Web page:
Becky’s comment at DCR that “Elijah is about as perfect as a book can get”. Later when I saw the book featured at our school library I decided to find out what she meant. And I’m glad I did.
Elijah of Buxton is the story of an eleven year old boy living in community of freed slaves in Buxton, Canada. It’s told from his perspective in words that were appropriate for his age and time and place. I have to admit that reading a whole book written in slang was a stretch for me (I was an English major after all!), but it was well worth it. Rarely have I read a book with such laugh-out-loud-funny scenes that was at the same time so tender and poignant. (I cried like a baby over the final chapter and I NEVER do that.)
The author, Christopher Paul Curtis, does a masterful job of writing about a thriving community of freed slaves, all the while weaving in facts and stories about the horrors of what they went through before they were free. Chapter 11 has a powerful description of a family of runaway slaves that has just arrived:
Pa walked back over to the family and said the same thing we say to all the new-free folks when they first get to Buxton. It’s the way we greet ‘em into being free.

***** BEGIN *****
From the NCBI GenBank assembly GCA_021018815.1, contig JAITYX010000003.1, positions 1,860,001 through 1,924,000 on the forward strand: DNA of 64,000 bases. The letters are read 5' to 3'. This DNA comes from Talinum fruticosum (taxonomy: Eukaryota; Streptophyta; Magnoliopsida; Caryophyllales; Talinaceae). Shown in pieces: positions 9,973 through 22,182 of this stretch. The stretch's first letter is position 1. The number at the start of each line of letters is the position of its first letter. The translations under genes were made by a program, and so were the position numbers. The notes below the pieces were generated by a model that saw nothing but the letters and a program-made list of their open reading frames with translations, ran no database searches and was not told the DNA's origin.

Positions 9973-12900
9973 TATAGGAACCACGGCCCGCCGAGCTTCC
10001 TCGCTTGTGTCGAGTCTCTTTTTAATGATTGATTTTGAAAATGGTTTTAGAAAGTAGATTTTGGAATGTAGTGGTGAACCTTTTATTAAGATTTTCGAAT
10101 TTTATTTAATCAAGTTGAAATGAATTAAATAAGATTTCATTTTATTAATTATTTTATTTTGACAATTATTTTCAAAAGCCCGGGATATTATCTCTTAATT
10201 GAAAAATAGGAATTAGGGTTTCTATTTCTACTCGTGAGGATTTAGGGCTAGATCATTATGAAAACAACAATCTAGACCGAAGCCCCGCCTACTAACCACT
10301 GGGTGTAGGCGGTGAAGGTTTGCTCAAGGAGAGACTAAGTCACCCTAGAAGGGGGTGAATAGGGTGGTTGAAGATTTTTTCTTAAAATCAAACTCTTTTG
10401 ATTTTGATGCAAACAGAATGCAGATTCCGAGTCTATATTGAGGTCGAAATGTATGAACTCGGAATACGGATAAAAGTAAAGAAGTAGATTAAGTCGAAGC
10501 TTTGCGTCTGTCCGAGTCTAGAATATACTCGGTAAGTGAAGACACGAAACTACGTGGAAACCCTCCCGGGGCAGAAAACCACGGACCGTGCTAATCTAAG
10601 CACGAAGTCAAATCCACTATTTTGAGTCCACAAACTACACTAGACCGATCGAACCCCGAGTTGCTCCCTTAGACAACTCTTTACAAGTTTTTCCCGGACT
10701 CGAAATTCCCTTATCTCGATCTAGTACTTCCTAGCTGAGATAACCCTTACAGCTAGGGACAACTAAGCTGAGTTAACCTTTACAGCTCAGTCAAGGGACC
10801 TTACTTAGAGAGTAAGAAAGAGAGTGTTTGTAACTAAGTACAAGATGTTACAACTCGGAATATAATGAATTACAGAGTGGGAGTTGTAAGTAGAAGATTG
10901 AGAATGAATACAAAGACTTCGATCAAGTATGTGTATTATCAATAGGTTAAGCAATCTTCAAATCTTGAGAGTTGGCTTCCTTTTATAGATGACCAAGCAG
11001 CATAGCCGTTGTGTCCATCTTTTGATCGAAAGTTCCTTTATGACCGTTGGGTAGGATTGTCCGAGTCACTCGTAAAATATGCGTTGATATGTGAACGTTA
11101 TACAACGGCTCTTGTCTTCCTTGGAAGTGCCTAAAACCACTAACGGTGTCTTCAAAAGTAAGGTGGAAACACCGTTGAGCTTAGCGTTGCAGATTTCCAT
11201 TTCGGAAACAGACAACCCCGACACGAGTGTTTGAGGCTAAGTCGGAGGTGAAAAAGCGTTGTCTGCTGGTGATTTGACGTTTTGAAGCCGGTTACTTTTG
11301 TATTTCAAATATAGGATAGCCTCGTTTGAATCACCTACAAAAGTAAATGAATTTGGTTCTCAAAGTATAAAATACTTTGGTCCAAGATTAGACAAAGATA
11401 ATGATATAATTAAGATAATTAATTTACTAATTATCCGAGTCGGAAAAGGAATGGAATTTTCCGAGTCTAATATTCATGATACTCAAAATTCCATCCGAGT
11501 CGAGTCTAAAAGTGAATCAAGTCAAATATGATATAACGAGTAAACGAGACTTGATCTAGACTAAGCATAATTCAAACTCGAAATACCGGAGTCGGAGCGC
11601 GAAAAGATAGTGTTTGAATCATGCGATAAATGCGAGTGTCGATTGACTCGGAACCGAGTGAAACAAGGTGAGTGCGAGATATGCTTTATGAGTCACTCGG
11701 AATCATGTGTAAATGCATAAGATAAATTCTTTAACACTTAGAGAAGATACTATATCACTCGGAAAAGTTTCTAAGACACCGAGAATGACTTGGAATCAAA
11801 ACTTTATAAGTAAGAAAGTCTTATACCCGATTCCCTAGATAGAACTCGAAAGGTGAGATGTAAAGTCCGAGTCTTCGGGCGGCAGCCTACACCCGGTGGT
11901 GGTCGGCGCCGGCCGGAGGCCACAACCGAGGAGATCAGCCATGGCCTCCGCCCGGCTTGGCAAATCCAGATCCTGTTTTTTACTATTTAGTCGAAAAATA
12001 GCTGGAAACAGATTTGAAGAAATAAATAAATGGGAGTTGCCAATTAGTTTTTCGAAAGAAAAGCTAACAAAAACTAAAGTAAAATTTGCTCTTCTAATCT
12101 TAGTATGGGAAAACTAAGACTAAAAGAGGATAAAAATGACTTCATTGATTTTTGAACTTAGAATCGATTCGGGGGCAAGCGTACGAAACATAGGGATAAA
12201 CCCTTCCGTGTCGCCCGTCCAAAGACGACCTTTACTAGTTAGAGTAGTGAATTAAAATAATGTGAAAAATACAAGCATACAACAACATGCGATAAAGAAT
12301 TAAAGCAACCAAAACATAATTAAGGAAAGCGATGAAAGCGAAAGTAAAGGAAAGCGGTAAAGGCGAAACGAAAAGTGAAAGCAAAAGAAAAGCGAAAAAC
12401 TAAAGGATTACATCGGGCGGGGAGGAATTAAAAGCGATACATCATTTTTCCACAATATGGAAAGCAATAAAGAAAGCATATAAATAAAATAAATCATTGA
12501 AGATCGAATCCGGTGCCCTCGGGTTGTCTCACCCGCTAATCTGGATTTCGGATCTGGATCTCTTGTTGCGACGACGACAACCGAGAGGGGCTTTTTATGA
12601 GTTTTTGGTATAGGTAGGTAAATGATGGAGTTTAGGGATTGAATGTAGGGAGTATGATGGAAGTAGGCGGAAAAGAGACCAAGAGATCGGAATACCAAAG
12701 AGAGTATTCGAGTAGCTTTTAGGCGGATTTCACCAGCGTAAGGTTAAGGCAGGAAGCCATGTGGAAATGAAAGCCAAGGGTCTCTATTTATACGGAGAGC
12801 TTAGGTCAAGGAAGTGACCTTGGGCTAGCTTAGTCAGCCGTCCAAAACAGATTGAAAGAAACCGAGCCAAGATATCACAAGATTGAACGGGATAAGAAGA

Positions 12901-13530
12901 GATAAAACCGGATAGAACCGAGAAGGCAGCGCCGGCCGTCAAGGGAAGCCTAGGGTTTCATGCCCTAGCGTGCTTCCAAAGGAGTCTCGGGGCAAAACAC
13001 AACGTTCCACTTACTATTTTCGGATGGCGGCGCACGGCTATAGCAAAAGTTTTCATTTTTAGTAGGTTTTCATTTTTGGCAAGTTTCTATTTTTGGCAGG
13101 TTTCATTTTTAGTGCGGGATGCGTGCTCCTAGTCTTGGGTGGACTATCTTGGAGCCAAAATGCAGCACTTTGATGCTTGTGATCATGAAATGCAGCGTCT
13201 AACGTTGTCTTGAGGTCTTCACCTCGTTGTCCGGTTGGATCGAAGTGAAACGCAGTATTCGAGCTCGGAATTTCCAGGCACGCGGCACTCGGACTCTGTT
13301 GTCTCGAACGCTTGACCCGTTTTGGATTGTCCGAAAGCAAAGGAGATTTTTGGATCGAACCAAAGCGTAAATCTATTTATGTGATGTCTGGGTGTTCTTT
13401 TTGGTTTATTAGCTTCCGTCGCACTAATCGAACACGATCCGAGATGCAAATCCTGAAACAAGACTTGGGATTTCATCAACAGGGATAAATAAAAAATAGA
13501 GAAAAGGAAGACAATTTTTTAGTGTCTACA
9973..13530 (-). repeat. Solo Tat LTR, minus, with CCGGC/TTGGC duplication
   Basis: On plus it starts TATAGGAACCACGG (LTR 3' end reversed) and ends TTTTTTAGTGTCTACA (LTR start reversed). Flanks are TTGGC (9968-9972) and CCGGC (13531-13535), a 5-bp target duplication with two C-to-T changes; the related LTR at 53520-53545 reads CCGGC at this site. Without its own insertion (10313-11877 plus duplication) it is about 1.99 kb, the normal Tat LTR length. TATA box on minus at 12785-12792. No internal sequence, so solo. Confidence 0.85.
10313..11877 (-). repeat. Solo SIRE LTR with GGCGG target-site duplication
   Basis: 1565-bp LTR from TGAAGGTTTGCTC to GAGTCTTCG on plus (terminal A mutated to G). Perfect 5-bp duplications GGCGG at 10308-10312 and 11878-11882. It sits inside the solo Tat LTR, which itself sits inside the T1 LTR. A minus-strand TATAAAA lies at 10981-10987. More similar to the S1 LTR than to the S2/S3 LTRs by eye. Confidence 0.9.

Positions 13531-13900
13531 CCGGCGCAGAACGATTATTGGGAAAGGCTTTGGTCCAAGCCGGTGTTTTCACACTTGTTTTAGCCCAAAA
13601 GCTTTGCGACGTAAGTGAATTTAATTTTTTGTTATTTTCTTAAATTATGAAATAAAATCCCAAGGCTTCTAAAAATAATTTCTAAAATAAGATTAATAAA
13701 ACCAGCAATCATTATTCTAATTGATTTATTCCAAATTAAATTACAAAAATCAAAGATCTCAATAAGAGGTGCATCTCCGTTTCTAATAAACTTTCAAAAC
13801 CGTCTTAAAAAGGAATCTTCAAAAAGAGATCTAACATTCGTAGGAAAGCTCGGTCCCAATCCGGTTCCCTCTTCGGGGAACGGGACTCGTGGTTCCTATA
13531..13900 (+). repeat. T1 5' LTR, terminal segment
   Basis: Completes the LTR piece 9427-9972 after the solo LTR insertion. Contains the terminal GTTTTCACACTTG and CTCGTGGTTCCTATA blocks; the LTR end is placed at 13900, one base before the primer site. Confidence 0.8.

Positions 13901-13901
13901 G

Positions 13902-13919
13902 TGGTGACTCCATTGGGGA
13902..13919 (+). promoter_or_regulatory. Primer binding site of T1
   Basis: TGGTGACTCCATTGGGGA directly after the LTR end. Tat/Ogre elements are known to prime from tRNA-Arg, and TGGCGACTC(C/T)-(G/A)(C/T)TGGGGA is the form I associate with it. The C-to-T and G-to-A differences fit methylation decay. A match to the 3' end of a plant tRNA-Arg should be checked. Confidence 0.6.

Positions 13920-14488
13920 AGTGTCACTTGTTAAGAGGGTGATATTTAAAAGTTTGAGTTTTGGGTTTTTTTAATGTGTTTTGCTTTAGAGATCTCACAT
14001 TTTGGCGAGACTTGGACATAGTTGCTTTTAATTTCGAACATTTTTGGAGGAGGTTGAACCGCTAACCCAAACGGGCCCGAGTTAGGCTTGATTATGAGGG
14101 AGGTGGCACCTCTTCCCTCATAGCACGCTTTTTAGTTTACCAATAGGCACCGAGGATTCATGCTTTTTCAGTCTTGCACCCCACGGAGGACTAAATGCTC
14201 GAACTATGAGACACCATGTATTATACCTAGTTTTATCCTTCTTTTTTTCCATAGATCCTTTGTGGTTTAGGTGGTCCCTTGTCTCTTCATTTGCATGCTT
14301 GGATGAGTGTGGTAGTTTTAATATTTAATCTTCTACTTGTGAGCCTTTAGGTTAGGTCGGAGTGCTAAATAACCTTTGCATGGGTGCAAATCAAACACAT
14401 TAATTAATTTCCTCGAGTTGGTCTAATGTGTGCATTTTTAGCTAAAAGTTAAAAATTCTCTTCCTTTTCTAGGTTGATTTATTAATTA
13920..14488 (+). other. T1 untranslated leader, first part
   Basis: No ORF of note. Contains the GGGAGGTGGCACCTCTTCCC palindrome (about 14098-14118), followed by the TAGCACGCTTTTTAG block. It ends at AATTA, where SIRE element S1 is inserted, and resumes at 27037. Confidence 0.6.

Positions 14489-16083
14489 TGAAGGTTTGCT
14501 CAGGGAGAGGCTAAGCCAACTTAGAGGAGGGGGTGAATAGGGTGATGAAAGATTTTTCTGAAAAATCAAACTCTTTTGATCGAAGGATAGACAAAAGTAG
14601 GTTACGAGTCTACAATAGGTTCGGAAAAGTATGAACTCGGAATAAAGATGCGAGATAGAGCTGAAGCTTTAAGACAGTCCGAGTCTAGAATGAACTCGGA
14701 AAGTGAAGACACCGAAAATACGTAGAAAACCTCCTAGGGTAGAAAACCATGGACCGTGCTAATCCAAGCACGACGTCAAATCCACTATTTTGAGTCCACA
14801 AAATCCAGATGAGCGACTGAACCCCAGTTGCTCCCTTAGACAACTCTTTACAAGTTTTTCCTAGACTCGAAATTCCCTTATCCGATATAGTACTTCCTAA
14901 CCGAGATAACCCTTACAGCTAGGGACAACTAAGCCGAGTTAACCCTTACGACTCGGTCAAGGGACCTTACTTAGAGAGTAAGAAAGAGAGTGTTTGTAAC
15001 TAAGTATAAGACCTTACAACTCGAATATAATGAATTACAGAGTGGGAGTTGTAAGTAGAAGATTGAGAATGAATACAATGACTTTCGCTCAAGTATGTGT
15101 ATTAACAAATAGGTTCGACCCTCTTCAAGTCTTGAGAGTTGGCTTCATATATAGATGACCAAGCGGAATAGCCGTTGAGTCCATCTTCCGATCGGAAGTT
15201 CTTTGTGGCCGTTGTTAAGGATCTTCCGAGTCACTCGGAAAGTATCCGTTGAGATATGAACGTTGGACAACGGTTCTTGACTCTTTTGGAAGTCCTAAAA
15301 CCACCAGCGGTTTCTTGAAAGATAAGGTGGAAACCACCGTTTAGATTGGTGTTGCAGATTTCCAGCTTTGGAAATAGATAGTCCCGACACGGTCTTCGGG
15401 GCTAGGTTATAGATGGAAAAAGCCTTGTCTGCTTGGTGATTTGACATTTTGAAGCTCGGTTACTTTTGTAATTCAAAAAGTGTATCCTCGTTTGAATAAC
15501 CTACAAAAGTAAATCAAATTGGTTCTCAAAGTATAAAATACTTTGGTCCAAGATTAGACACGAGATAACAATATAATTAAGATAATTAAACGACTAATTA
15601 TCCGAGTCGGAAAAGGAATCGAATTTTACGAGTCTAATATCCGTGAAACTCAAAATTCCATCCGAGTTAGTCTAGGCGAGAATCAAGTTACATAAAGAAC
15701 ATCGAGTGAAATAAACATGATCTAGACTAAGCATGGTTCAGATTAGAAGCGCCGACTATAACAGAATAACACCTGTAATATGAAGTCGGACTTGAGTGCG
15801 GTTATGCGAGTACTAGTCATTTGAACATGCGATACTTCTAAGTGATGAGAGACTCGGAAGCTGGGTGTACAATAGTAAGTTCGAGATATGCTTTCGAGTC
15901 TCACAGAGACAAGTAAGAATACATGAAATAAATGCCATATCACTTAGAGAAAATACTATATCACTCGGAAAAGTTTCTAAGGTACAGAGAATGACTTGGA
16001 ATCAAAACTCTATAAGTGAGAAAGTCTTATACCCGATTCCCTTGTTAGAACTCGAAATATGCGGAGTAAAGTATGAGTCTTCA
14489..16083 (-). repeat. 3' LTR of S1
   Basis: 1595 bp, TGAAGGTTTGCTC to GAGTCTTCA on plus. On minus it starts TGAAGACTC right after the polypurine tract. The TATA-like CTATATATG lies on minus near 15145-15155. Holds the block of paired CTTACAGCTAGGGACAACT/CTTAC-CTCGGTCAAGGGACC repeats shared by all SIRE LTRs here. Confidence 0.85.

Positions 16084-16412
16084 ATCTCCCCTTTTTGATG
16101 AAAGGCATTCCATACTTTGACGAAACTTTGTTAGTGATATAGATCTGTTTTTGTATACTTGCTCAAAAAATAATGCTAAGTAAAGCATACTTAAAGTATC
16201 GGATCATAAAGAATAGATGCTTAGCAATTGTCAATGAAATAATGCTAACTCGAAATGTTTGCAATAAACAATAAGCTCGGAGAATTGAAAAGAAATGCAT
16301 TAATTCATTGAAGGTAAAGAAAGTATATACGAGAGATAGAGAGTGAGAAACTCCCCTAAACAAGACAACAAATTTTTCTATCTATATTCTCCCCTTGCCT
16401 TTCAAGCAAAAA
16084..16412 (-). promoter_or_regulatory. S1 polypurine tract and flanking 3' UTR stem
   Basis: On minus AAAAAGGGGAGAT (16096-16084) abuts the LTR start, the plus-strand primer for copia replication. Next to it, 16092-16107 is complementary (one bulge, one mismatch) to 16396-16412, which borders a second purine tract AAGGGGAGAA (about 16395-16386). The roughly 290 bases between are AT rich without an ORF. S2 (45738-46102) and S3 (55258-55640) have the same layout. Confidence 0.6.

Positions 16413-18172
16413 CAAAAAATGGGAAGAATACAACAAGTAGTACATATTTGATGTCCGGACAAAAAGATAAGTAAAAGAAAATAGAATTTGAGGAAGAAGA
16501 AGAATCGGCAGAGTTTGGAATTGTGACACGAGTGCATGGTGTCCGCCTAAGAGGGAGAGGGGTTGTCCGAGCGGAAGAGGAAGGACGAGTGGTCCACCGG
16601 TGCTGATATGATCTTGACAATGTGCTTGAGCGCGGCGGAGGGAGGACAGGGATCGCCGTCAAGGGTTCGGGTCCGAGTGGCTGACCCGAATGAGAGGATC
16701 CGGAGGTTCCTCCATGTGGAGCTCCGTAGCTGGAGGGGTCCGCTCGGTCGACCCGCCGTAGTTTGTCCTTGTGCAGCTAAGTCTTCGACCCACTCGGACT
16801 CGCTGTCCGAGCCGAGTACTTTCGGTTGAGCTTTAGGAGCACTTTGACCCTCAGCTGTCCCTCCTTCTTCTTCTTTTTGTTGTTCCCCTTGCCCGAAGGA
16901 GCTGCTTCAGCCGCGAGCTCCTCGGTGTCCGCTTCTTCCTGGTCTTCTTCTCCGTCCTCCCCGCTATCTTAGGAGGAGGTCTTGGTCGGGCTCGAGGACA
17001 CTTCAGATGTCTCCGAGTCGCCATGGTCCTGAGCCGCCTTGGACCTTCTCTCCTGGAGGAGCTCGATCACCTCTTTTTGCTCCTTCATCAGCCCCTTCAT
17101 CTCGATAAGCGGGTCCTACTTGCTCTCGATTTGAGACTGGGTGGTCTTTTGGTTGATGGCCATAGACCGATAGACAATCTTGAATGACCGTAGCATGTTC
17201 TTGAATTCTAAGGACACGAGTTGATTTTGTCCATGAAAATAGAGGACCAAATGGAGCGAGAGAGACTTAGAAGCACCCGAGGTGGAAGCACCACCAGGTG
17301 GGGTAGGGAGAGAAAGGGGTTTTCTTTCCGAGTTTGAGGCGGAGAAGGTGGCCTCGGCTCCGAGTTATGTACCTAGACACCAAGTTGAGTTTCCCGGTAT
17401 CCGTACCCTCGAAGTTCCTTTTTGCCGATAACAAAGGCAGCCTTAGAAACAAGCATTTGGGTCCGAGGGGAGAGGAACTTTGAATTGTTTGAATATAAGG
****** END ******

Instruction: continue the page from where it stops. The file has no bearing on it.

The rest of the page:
Pa pointed up and said, “Looky there! Look at that sky!” … “Ain’t that the grandest sky y’all ever seen?” Pa smiled and pointed out ‘cross the field. “Look at that land! Look at them trees! Has y’all seen anything that precious? It’s the land of the free!”… “Now look at you’selves! Look at ‘em babies! Has y’all ever looked this beautiful! Today be the first day don’t no one own y’all but y’all…. Today’ y’all’s truly set you’selves free!” Then he opened both his arms and said to the people, “And y’all chooosed the most beautifullest, most perfectest day for doing it!”
It was peculiar ‘cause it didn’t matter if it was raining or snowing or even if the sky was being ripped by lightning and thunder, we always tell the new folks that it was the most beautifullest, most perfectest day to get free. Far as I can tell, the weather didn’t have a whole lot to do with it. (p. 165)
Although its Newbery award (for excellence in children’s literature) was well deserved, don’t let that fool you into thinking this book is just for children. Adults have more to gain from it because their life experiences will enable them to empathize with the characters in a way that children cannot. I was deeply impressed by this book. The people are believable, the writing is exceptional, the setting is fascinating and the outcome is deeply satisfying. Thanks, Becky, for bringing it to my attention.